While PC shipments have staged a comeback this year, Gartner’s researchers have reduced their sales forecast for the second half of the year by 2%. Previous warnings by analysts were confirmed by an Intel statement on Friday that it was lowering sales forecasts. It said: "Revenue is being affected by weaker-than-expected demand for consumer PCs in mature markets."
Gartner is now projecting worldwide PC shipments of 367.8 million units in 2010, a 19.2% increase from 308.3 million units shipped in 2009. This will be the first time PC shipments have averaged a million per day.
Gartner research director Ranjit Atwal said in a statement:
"Consumers buoyed the PC market in 2009 as businesses delayed their purchases. The slow pace of economic recovery and austerity measures in Europe have made PC suppliers very cautious in 2010. However, consumer demand is likely to remain strong even if the economic recovery stalls because consumers now view the PC as a relative 'necessity' rather than a 'luxury' and will continue to spend on PCs, even at the expense of other consumer electronic devices."
This should not affect the ‘corporate refresh cycle’ as businesses move from Windows XP to Windows 7 because "businesses will find it very difficult to delay PC replacements further. The age of the professional PC installed base is already at an all-time high."
"Businesses that delay replacing much longer risk alienating employees, burdening themselves with more service requests and support costs, and ultimately facing higher migration costs when they eventually migrate to Windows 7. The bottom line is that businesses need to refresh their PCs sooner rather than later. Thus, the full bloom of the long-awaited professional PC refresh can't be more than a few quarters ahead."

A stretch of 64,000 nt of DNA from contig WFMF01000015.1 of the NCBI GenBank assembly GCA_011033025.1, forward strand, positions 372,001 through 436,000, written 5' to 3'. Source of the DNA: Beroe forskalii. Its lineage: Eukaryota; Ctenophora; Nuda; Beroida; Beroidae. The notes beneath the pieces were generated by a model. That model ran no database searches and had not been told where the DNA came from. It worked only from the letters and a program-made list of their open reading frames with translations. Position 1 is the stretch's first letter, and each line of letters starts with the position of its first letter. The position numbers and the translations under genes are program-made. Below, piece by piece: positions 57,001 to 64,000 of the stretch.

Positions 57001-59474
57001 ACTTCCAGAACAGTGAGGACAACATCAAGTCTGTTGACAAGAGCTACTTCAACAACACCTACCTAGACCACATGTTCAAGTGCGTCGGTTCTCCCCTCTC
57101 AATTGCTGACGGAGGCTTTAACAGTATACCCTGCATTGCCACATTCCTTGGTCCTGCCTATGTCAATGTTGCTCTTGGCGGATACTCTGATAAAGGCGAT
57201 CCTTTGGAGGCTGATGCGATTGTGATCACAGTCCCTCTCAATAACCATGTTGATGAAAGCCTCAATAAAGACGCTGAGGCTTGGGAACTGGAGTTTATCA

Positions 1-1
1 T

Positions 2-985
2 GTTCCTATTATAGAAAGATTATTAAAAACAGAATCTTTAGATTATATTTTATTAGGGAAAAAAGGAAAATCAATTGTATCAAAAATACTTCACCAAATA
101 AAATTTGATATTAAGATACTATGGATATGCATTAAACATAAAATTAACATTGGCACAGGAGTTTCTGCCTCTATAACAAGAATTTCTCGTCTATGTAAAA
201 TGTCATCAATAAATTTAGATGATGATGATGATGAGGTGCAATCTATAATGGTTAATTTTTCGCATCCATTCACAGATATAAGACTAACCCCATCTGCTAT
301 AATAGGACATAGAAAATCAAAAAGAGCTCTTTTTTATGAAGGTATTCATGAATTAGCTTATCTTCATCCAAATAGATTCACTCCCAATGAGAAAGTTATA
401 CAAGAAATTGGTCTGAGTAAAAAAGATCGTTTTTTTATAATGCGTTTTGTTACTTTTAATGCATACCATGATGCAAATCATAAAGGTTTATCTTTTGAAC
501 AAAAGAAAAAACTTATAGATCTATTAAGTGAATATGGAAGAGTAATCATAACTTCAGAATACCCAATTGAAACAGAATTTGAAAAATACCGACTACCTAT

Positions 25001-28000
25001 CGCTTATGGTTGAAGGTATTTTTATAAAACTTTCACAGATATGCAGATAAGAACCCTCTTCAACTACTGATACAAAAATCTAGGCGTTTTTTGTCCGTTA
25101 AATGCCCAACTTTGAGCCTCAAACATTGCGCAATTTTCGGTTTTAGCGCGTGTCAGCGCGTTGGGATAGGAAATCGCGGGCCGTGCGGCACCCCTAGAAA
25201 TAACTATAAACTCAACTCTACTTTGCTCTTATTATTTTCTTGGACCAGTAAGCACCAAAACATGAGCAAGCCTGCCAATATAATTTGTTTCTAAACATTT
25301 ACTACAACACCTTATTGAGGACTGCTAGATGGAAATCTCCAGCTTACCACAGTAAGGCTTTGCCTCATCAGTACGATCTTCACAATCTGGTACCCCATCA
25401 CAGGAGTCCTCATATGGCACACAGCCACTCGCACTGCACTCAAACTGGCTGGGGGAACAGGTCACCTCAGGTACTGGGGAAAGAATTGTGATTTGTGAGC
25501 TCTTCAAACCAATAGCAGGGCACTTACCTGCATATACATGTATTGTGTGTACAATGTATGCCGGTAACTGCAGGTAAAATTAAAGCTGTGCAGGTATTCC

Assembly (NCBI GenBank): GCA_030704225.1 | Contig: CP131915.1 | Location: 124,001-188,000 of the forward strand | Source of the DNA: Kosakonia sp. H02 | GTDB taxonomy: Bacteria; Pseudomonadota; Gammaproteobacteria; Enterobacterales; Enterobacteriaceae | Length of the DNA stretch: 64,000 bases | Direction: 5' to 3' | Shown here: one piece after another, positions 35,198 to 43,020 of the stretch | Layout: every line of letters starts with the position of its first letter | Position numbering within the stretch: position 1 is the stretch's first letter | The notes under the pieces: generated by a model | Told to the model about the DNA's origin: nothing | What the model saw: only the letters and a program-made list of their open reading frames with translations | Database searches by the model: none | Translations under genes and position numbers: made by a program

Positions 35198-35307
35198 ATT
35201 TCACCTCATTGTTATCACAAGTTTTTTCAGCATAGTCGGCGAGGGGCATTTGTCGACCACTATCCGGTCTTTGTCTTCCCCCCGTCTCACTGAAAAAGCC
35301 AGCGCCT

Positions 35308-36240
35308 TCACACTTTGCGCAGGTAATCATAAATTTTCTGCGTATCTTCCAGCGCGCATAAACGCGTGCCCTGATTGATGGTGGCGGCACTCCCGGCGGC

Gartner also sees diminishing sales of netbooks, which it calls mini-notebooks. Netbooks accounted for 20% of mobile PC sales at the end of last year, but Gartner expects it to fall to around 10% by late 2014.
"The recent decline in mini-notebooks' share of the mobile PC market reflects a general realisation among buyers that mini-notebooks are less-than-perfect substitutes for standard low-end laptops," said Gartner’s Raphael Vasquez. He said:
"Buyers who once would have bought a mini-notebook based solely on its low price now seem more inclined to buy a low-end standard notebook, especially since the prices of the two have converged. Mini-notebooks are slowly but surely carving out a market niche for themselves as companion devices. However, the emergence of media tablets is a growing threat to that niche."
Gartner counts tablets with "full-function operating systems" such as Windows 7 in with PC sales, but not tablets with a "restricted-function OS", such as iPhone, Android and Chrome. "Nonetheless, media tablets will affect the PC market, especially mini-notebooks, and the forecast reflects this impact," said George Shiffler, research director at Gartner.
Shiffler said: "The iPad hasn't had much of an impact on mini-notebook units so far, if only because it is generally priced higher than most mini-notebooks. However, we anticipate lower-priced iPad imitations will begin to take larger bites out of mini-notebook units as they are released next year."